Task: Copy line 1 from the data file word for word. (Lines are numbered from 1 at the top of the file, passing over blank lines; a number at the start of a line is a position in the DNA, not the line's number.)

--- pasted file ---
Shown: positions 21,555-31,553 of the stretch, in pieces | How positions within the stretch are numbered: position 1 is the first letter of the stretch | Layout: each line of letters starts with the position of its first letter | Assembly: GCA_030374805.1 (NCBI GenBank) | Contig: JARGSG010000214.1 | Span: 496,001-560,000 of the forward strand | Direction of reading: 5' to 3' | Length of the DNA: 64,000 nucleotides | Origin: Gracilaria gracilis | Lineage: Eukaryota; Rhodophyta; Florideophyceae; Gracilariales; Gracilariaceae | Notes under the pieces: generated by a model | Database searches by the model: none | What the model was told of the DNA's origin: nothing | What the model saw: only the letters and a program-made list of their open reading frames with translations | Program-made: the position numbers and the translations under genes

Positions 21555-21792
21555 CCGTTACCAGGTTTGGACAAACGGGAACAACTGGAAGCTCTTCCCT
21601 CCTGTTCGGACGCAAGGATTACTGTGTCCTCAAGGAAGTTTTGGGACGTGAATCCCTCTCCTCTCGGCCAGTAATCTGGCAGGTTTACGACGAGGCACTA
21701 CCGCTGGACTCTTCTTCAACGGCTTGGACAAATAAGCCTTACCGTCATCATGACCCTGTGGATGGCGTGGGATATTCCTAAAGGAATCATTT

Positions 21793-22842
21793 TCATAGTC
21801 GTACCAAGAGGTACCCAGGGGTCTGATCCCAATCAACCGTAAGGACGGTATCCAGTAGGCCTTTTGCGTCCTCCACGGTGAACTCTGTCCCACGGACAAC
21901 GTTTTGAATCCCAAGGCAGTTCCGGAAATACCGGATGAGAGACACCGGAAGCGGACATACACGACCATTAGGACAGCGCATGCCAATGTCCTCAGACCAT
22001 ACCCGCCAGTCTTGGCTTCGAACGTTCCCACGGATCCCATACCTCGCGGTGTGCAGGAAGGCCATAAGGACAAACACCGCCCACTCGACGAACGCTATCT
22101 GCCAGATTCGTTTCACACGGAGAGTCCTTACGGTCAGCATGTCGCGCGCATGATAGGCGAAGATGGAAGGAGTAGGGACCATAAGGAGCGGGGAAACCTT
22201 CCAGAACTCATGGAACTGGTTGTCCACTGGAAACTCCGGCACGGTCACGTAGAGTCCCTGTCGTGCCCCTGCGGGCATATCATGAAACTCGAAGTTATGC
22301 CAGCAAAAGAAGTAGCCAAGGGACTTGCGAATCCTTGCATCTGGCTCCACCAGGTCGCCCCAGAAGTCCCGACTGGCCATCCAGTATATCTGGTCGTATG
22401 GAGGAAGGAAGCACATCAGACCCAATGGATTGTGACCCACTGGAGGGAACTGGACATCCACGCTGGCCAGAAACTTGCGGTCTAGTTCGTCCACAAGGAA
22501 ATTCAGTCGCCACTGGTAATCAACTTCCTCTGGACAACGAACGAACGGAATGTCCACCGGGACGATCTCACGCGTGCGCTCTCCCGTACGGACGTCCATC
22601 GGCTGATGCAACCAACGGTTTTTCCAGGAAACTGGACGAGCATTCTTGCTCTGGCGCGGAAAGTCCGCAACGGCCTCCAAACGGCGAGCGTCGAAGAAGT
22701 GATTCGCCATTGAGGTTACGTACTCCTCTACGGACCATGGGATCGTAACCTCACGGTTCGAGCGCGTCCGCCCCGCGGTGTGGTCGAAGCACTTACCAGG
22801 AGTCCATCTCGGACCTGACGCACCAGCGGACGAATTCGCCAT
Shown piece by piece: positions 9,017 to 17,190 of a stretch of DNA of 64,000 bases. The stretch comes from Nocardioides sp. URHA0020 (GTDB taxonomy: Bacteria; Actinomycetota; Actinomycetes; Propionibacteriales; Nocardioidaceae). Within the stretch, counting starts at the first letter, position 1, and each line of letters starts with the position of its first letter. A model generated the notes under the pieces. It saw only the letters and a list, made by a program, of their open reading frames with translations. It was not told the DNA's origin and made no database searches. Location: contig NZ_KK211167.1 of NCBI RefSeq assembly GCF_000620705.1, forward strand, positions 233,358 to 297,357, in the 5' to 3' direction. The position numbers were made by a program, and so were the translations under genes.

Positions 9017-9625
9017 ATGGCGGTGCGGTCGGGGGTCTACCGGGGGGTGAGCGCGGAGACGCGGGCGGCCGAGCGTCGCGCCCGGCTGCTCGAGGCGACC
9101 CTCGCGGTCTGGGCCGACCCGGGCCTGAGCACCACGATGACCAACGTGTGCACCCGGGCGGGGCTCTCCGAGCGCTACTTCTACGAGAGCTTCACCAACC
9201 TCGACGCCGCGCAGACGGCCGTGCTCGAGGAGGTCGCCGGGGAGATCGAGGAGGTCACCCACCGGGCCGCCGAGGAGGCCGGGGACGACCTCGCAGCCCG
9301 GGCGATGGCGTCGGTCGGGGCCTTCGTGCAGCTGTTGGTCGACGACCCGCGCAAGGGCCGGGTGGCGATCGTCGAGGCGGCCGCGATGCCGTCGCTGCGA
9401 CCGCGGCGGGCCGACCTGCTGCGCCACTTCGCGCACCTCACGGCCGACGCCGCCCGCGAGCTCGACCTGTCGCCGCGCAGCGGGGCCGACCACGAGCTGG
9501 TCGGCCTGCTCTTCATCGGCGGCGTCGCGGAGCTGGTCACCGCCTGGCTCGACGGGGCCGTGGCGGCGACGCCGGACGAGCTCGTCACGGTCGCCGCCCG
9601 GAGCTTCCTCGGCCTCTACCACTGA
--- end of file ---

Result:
Shown: positions 21,555-31,553 of the stretch, in pieces | How positions within the stretch are numbered: position 1 is the first letter of the stretch | Layout: each line of letters starts with the position of its first letter | Assembly: GCA_030374805.1 (NCBI GenBank) | Contig: JARGSG010000214.1 | Span: 496,001-560,000 of the forward strand | Direction of reading: 5' to 3' | Length of the DNA: 64,000 nucleotides | Origin: Gracilaria gracilis | Lineage: Eukaryota; Rhodophyta; Florideophyceae; Gracilariales; Gracilariaceae | Notes under the pieces: generated by a model | Database searches by the model: none | What the model was told of the DNA's origin: nothing | What the model saw: only the letters and a program-made list of their open reading frames with translations | Program-made: the position numbers and the translations under genes